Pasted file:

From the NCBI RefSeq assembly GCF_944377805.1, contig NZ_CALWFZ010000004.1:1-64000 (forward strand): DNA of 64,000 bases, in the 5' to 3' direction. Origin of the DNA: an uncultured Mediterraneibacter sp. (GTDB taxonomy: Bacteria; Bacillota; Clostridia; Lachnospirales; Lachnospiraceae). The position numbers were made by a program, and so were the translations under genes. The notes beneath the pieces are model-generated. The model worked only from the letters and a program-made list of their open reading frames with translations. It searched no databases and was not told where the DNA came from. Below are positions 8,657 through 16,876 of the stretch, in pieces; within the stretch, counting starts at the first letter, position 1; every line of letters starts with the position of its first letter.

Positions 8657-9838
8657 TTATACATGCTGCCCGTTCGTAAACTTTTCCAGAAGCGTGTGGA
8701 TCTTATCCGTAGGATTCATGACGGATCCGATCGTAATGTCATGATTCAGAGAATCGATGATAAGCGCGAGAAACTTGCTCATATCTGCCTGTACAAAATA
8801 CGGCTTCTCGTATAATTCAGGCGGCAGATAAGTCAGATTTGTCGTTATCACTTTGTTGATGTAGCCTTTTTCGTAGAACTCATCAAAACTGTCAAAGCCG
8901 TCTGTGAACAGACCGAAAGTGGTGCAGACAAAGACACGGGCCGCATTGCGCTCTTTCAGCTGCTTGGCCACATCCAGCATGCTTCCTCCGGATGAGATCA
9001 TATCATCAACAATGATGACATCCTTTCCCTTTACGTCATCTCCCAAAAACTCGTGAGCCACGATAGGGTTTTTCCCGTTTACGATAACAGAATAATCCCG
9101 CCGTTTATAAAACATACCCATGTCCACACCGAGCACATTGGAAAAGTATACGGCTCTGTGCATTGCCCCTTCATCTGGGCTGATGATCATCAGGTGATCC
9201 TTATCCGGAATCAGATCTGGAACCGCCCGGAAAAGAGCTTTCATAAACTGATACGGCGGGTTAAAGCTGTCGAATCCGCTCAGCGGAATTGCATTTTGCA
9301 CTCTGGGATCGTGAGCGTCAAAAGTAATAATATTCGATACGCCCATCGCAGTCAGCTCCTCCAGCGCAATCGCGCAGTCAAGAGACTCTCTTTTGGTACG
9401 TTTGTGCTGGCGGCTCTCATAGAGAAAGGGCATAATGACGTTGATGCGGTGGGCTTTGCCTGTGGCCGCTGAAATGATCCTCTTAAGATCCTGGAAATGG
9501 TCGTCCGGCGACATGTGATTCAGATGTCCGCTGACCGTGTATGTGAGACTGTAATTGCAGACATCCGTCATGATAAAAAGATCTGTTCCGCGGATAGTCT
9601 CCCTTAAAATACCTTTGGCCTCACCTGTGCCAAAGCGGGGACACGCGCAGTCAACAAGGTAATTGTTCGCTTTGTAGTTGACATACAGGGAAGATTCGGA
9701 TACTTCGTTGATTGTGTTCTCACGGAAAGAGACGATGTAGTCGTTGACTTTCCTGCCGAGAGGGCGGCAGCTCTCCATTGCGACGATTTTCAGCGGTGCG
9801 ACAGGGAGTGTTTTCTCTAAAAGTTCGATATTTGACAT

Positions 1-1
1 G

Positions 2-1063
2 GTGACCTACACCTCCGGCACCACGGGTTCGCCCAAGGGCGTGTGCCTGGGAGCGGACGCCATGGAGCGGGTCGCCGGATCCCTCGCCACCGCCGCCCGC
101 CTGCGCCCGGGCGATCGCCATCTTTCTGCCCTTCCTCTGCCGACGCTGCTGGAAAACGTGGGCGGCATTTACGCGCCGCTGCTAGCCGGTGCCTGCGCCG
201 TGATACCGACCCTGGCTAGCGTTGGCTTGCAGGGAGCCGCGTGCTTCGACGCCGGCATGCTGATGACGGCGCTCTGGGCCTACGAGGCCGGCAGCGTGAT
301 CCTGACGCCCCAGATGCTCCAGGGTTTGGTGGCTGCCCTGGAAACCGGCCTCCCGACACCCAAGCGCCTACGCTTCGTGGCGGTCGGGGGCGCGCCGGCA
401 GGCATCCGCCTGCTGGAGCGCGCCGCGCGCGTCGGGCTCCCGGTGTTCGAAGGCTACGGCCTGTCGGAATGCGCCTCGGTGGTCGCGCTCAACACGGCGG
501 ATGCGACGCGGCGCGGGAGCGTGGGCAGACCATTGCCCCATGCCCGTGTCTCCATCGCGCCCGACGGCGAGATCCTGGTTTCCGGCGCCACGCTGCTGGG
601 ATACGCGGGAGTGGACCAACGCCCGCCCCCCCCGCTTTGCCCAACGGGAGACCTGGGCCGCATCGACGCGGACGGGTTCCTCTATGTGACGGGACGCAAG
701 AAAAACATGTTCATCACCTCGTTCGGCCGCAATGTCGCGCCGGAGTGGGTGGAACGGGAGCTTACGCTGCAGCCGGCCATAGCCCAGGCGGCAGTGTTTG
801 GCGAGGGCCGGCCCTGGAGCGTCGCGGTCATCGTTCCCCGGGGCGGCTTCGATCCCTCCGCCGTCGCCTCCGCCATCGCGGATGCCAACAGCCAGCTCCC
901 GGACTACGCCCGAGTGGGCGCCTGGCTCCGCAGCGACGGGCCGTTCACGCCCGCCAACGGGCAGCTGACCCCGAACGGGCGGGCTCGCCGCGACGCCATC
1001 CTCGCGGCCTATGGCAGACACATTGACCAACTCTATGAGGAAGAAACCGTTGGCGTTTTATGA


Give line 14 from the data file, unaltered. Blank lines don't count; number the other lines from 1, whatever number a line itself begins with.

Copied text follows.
9701 TACTTCGTTGATTGTGTTCTCACGGAAAGAGACGATGTAGTCGTTGACTTTCCTGCCGAGAGGGCGGCAGCTCTCCATTGCGACGATTTTCAGCGGTGCG